On the contrary, there can be no doubt in the assumption that Ayalon et al.’s (2012) article supplements the previous one and refutes its positions to some extent. The value of the article relates to the emphasis put by authors on the influence of a live-in worker on the levels of loneliness in older people: “[…] we argue that this arrangement may, at times, predispose the older care recipient to intense feelings of loneliness” (Ayalon et al., 2012, p. 190). Nevertheless, the study fails to shed light on the origins and consequences of loneliness. It is worth mentioning that Ayalon et al.’s (2012) article proves the expectations of many researchers due to the reason that some older people tend to feel lonely as they come to realize that their family members cannot take care of them.
The article contributes to gerontology in a way that it sheds light on the global phenomenon of home care in the light of the recipients’ loneliness. The authors synthesize literature, thus creating a theoretical framework for their research. This particular theoretical framework constitutes the speculations over the subjective nature of loneliness in general, and differentiates between emotional and social types of loneliness (Ayalon et al., 2012, p. 192) that is peculiar to older people. The loneliness is explained through the prism of cognitive and physical disabilities.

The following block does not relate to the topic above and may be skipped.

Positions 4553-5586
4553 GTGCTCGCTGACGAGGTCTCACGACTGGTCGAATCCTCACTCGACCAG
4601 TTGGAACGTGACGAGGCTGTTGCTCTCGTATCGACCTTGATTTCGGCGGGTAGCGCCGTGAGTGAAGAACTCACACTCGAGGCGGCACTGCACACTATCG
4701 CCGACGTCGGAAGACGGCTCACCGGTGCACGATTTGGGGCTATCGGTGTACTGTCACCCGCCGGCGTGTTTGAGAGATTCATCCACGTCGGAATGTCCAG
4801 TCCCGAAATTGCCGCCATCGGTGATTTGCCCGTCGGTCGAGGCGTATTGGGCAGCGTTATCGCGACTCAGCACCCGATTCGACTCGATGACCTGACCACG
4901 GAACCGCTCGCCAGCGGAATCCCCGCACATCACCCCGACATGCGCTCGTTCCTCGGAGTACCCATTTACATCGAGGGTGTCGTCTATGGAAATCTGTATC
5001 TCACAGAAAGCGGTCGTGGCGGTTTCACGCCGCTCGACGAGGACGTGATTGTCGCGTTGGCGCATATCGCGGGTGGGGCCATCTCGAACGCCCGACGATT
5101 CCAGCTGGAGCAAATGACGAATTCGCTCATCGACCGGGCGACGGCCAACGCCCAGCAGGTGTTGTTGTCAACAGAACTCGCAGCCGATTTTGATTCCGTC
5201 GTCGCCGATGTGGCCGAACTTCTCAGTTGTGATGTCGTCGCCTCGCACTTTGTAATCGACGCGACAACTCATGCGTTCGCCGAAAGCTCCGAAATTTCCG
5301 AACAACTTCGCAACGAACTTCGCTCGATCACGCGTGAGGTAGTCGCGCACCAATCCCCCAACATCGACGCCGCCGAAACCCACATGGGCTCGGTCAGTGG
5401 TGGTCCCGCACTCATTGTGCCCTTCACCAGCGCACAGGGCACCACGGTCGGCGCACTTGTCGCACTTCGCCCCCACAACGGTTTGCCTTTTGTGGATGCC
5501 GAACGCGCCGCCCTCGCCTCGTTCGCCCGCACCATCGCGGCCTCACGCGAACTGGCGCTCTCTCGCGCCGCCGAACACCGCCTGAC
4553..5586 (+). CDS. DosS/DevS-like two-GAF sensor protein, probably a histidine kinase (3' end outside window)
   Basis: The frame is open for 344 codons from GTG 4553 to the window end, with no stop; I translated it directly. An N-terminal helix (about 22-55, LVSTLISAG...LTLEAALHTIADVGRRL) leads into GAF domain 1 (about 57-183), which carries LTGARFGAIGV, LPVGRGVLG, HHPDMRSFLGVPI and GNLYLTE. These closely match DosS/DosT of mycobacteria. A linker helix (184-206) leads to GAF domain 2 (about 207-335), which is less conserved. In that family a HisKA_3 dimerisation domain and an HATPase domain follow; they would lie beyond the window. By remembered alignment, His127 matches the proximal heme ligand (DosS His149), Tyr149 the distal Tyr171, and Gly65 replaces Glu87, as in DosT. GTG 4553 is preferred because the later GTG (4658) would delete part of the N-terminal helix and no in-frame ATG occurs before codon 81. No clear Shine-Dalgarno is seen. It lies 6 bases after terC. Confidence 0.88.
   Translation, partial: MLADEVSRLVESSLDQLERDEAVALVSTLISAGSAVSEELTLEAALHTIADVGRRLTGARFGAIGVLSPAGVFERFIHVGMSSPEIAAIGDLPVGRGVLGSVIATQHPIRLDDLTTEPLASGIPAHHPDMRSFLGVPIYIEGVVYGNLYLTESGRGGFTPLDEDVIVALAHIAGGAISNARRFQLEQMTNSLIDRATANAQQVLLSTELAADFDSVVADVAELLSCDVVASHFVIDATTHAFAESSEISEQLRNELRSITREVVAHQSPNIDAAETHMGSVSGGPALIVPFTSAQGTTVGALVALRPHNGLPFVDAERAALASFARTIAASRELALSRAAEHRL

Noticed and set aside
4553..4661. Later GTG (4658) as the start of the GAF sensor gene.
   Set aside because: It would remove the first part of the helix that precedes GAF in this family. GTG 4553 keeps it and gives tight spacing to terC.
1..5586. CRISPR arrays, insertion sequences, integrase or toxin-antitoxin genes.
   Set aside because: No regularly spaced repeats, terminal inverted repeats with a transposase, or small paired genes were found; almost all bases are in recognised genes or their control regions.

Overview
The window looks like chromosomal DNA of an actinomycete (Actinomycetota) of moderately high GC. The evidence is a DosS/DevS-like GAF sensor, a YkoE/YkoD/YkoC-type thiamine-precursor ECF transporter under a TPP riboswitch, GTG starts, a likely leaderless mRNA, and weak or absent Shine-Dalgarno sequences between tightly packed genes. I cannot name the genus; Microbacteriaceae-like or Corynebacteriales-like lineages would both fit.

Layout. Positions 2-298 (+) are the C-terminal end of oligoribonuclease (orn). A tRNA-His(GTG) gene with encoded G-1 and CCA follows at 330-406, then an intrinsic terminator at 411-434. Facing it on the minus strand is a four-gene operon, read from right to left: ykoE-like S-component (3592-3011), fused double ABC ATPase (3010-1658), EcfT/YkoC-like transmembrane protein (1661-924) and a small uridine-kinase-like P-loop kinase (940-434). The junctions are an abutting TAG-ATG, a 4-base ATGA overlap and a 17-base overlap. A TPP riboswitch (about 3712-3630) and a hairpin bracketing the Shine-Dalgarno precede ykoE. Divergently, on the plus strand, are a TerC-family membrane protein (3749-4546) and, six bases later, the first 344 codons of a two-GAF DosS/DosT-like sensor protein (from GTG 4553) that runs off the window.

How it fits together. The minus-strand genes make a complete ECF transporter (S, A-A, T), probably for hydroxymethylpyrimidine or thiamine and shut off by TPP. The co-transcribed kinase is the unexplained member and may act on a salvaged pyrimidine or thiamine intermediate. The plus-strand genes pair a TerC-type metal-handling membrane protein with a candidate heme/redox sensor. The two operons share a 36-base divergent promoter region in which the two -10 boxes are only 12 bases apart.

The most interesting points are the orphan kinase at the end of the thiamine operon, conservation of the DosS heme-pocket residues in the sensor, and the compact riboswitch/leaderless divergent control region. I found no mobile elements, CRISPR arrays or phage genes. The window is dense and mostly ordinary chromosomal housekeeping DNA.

Ayalon at al.’s (2012) article can be marked with the appropriateness of the theoretical background presented by a synthesis of suitable literature. The key findings that the article provides consist in the assumption that cognitive and physiological disabilities are the main triggers for loneliness. It is explained by the deteriorated senses that manifest themselves in different communication problems that result in association with social loneliness. In addition, a person may feel lonely due to the loss of independence in walking, eating, etc. It is essential to realize that every individual has his/her own peculiarities of aging (Cline, 2014). The matter is that older adults are more susceptible to the influence of different age stereotypes. This article may be tied to other gerontological issues. Seemingly, the results proved that older adults attach negative attributes to their age that become salient (Weiss & Lang, 2012). A large number of researchers venture into the matter of the influence that age exerts on the mental side. According to Weiss, Sussenberg and Freund (2013), “Negative age stereotypes are pervasive and threaten older adults’ self-esteem” (p. 1140). The studies suggest that older adults are marked with the occurrence of “prejudicial attitudes” to their age that constitute the background of serious stereotypes (Stewart, Chipperfield, Perry, & Weiner, 2012). Prevention of the negative consequences of age-related stereotypes should be viewed through the prism of positive intergenerational contact due to the reason that it “can reduce vulnerability to stereotype threat among older people” (Abrams et al., 2006, p. 691). Apart from the stereotypes, “another potential mechanism responsible for loneliness in this group of older adults is the fact that their personal care is provided by a paid worker” (Ayalon et al., 2012, p. 195).